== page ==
In that case, an automobile owned and operated by one McGonigle was observed by law enforcement officers of the Pennsylvania Liquor Control Board as being "low in the rear, quite low". The officers stopped the car and proceeded to search it. They found 31 cases of untaxed liquor which they promptly seized, together with the car. McGonigle was arrested and charged with a violation of Pennsylvania law. In addition, the Commonwealth filed a petition for forfeiture of the car. McGonigle sought dismissal of the petition on the ground that forfeiture of the automobile depended upon the admission of evidence unlawfully obtained. The trial court agreed and dismissed the petition. On appeal, the Supreme Court of Pennsylvania affirmed an intermediate appellate court's reversal of the dismissal on the sole ground that the Weeks-Mapp exclusionary rule only applied to criminal prosecutions and not to forfeiture proceedings, which the court deemed civil in nature. However, the United States Supreme Court reversed the determination of Pennsylvania's appellate courts and held that the exclusionary rule also applied to such proceedings. In so holding, the court relied heavily on Boyd v. United States (116 U.S. 616 [1886]) which also involved a forfeiture proceeding. It quoted from Boyd in part as follows: "'We are also clearly of the opinion that proceedings instituted for the purpose of declaring the forfeiture of a man's property by reason of offences committed by him, though they may be civil in form, are in their nature criminal * * * If the government prosecutor elects to waive an indictment, and to file a civil information against the claimants -- that is, civil in form -- can he by this device take from the proceeding its criminal aspect and deprive the claimants of their immunities as citizens, and extort from them a production of their private papers, or, as an alternative, a confession of guilt? This cannot be * * * As, therefore, suits for penalties and forfeitures incurred by the commission of offences against the law, are of this quasi-criminal nature, we think that they are within the reason of criminal proceedings for all the purposes of the Fourth Amendment of the Constitution. * * *'" (Plymouth, pp. 697-698, quoting from Boyd, pp. 633-634.)

The court concluded that "the nature of a forfeiture proceeding * * * and the reasons which led the Court to hold that the exclusionary rule * * * is obligatory upon the States under the Fourteenth Amendment * * * support the conclusion that the exclusionary rule is applicable to forfeiture proceedings such as the one involved here." (380 U.S. 702. See, also, Matter of Finn's Liq. Shop v. State Liq. Auth., 24 N.Y.2d 647 [1969].)

In 1962, the Supreme Court had before it the identical constitutional question presented in the instant case. (Lanza v. New York, 370 U.S. 139 [1962].) However, the court decided the case on other grounds, and did not squarely come to grips with the issue. Nevertheless, the court's opinion did give some indication, in dicta, of how it would have decided the question at that time, had it been necessary to do so. There, the defendant had been convicted in a State court of criminal contempt for refusing to answer a number of questions posed by a Joint Legislative Committee on Government Operations, after he had been granted immunity from prosecution. The subject of the Committee's investigation was possible corruption in the State parole system. Some time prior to the defendant's appearance before the Committee, officials of the Westchester County Jail had monitored and recorded a conversation between the defendant and his brother, Joseph "Socks" Lanza, who was then an inmate in that institution. The conversation, which was audited without the knowledge or consent of either party, took place in the visitors room of the jail. Six days later, Lanza was paroled by order of a Commissioner of the State Division of Parole. The circumstances surrounding his release prompted the legislative investigation.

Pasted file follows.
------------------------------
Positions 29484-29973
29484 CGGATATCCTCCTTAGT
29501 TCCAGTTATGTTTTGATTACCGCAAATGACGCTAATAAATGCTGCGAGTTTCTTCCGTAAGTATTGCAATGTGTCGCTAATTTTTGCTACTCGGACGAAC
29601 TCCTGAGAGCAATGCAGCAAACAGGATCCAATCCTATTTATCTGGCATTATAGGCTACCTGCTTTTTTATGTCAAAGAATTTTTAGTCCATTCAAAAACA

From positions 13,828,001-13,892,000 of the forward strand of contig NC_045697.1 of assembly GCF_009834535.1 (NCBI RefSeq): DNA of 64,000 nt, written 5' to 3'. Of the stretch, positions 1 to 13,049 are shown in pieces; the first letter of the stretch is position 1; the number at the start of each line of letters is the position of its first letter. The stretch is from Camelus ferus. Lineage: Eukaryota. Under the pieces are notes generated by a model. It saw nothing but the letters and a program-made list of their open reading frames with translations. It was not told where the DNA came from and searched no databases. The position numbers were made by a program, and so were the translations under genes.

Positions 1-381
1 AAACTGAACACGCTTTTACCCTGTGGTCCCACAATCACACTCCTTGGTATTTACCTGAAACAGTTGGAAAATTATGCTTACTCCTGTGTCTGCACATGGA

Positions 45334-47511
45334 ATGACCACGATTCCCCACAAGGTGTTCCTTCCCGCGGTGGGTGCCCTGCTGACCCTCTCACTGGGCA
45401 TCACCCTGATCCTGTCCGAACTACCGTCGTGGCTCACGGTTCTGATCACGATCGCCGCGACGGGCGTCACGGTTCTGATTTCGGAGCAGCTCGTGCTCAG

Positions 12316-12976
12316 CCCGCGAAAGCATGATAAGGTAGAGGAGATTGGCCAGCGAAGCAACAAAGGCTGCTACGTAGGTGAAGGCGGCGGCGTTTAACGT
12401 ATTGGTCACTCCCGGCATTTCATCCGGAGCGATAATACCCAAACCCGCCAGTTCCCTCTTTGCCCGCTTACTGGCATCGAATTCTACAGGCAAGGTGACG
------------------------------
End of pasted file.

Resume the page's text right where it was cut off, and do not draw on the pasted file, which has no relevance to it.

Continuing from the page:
On his appeal to the United States Supreme Court, the defendant argued that the monitoring of the conversation in the jail constituted an unreasonable search and seizure in violation of the Fourth and Fourteenth Amendments; that he would not have been called before the Committee but for the overheard conversation; and that the exclusionary rule rendered it impermissible for the Committee to use the unlawfully obtained transcript of his conversation in interrogating him.*fn2

The court, with seven Justices participating in the decision, unanimously affirmed the conviction, on the ground that at least two of the questions which the defendant refused to answer were in no way related to the intercepted conversation, and on the further ground that it was probable that the defendant would have been called by the Committee even if the transcripts of his conversation with his brother had not existed. The court thus did not pass upon the constitutional issue raised by the defendant, but it did discuss it in its opinion, which was delivered by Mr. Justice Stewart for four of the Justices, the remaining three Justices concurring separately. After noting that it was "at best a novel argument" to say that a ...